Ready for HDR Video? It’s Coming in the AMP Camera

by on June 25, 2011

in Video

While HDR photography has its fans and foes, HDR video is likely to fuel the fire even further if the tech in the AMP video camera becomes widespread and affordable.

The AMP camera claims to offer up to 17 stops of dynamic range as the result of capturing simultaneous video on 3 separate senors – with each set to different exposure values.  The Gen II AMP camera stores raw data to SSD hard drives and, based on the company’s FAQ, it looks like they are working on increasing the memory buffer for longer recording times.

Check out the demo video below that shows off some of the footage and explains some of how the camera works.

What do you think?

[AMP via PetaPixel]

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{ 6 comments }

1 Jonathan Bergqvist June 25, 2011 at 1:07 pm

I’ve never liked the look of tone mapped HDR so for me its not very appealing footage.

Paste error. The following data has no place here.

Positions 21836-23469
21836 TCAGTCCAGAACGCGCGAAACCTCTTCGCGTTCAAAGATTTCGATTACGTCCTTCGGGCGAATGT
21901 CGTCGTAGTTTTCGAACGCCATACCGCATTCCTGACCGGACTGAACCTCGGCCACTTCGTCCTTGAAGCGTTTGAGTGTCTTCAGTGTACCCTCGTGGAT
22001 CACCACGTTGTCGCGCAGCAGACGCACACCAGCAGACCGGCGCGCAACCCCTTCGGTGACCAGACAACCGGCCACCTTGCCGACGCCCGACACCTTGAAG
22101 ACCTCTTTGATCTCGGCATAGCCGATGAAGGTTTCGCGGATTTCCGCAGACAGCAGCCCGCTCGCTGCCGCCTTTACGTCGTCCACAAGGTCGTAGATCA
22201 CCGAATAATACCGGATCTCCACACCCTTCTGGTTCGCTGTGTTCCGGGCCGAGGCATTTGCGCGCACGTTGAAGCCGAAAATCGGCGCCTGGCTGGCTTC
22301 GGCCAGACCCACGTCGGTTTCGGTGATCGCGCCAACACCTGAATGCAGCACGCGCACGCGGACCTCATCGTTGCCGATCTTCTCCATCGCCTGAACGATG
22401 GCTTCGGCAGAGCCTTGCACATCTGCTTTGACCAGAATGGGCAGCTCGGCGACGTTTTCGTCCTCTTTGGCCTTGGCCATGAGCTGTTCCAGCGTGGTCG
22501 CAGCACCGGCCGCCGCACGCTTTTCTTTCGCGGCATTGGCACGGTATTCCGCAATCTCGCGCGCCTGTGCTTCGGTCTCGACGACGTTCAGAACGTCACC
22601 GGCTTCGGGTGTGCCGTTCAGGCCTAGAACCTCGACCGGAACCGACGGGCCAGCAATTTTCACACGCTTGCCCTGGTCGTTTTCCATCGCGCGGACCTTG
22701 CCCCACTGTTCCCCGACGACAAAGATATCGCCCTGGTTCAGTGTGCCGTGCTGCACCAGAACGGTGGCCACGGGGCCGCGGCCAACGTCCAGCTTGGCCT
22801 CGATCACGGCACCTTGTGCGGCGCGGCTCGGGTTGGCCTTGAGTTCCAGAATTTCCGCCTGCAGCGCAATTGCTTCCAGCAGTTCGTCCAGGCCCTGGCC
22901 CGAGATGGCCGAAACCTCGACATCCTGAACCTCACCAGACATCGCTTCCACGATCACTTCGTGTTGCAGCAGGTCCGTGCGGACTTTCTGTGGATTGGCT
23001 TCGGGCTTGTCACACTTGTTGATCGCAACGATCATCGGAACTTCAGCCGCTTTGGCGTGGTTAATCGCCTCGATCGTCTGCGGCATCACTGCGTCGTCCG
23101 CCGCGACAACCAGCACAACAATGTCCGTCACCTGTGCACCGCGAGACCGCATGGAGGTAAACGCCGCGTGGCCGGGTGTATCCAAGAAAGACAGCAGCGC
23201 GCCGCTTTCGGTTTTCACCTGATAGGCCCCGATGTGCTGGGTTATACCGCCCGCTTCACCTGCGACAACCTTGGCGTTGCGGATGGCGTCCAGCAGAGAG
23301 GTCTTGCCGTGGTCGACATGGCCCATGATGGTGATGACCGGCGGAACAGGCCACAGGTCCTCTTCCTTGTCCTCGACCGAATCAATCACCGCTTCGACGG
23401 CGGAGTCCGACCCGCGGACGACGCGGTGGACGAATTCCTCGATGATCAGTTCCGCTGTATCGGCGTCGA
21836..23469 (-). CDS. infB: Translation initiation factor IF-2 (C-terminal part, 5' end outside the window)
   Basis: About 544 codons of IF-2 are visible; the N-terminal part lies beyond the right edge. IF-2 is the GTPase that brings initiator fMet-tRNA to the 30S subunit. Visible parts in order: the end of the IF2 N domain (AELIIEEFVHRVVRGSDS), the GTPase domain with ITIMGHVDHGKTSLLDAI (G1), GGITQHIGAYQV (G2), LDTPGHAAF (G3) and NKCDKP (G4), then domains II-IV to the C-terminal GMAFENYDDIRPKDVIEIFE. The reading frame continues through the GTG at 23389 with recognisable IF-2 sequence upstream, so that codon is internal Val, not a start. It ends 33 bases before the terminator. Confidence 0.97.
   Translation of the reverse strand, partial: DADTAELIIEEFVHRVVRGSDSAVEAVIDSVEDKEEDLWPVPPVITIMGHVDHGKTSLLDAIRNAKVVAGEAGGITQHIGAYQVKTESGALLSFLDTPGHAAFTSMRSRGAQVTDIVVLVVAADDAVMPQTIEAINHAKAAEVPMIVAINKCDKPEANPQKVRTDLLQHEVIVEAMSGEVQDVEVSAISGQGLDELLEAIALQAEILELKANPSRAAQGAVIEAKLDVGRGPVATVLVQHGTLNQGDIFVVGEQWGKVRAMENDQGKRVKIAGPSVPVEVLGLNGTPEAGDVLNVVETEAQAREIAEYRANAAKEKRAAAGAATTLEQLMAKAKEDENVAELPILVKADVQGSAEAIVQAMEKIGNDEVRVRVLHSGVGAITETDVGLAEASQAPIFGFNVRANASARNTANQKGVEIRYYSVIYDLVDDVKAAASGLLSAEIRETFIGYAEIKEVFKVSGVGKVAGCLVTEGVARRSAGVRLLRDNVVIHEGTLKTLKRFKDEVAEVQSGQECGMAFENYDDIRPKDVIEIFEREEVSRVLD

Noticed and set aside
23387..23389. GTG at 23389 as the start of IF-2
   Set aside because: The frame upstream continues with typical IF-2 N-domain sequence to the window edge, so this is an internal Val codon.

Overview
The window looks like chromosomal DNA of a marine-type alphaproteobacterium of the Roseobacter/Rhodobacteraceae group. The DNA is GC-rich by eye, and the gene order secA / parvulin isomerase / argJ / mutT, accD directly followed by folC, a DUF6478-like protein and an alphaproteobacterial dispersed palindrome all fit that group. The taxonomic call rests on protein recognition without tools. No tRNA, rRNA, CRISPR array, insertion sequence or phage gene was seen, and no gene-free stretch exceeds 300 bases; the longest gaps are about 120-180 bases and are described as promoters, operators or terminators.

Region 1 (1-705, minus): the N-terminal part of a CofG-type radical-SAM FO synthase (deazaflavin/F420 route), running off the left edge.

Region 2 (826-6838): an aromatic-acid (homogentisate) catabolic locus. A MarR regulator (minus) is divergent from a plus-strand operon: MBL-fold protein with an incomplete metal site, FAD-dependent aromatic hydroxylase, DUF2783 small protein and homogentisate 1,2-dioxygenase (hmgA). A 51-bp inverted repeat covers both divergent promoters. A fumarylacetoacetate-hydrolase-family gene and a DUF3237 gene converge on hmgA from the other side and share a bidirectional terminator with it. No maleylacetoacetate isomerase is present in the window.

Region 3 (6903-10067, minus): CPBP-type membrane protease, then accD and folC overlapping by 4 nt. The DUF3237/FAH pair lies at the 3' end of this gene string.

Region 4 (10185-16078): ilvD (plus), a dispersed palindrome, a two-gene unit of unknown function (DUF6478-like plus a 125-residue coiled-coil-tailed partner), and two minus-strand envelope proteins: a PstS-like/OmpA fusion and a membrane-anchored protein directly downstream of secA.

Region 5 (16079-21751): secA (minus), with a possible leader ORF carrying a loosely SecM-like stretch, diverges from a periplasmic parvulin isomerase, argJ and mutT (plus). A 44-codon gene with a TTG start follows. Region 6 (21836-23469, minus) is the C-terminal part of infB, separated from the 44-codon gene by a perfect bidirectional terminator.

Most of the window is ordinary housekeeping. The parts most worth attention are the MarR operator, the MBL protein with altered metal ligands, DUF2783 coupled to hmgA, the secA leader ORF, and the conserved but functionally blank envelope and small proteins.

2 Albert June 25, 2011 at 1:53 pm

Ditto on what Jonathan has stated. They should have focused on the merits of true HDR as opposed to promoting the heck out of tone mapping.

On another note, the promo video turned me off half way in. Too many titles, jump cuts, bland techno music, and… tone mapping.

3 Shane June 26, 2011 at 1:49 am

Great idea but hard to watch a video that over promotes itself and show’s you very little for such a long promo.

4 chad June 26, 2011 at 2:51 am

I think RED has already come up with a much better approach to increased dynamic range for video. Check out Vincent Laforet’s blog and see what I mean.

5 Lavasi July 1, 2011 at 5:24 am

If the end result looks exactly like the promo, forget it! It’s soooo ugly! HDR is to extend the dynamic range closer to what the eye can see naturally, without memory effect.

6 Dean July 1, 2011 at 5:08 pm

The problem with this camera is that it produces video that does not resemble what the human eye sees. So, all of it looks manipulated. And all of the overlapped video looks, oddly, flatter than other video. And, most situations do not have total range going from totally black to totally white. And if they do, the dp should shoot in another way to eliminate this demand from his shot. What shot DEMANDS–for its validity–total whites to total blacks? My eyes have NEVER seen such, because lighting works in specific ways, given the lighting source. Although some mathematics may EXPLAIN nature, no mathematics DETERMINES nature, algorithm writers!

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